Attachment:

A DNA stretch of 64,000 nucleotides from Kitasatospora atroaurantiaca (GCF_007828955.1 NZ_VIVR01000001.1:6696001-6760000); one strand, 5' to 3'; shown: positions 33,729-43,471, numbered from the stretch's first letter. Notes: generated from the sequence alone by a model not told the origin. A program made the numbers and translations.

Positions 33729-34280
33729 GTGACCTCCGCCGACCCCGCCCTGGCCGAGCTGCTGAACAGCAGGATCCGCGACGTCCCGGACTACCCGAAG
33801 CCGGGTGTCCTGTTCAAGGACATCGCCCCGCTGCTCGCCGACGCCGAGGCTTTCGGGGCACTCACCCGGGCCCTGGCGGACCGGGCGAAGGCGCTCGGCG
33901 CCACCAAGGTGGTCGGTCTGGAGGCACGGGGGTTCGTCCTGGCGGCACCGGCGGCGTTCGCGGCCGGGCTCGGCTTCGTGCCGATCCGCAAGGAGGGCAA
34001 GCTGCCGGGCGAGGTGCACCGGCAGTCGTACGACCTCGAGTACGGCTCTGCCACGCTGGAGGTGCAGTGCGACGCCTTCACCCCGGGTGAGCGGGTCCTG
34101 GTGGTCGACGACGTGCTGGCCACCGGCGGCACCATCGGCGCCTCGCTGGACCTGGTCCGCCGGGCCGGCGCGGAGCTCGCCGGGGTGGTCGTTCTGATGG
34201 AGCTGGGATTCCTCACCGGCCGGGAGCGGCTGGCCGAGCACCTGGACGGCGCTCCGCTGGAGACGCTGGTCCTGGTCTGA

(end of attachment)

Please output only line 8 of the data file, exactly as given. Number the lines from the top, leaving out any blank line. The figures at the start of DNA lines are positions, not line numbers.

34201 AGCTGGGATTCCTCACCGGCCGGGAGCGGCTGGCCGAGCACCTGGACGGCGCTCCGCTGGAGACGCTGGTCCTGGTCTGA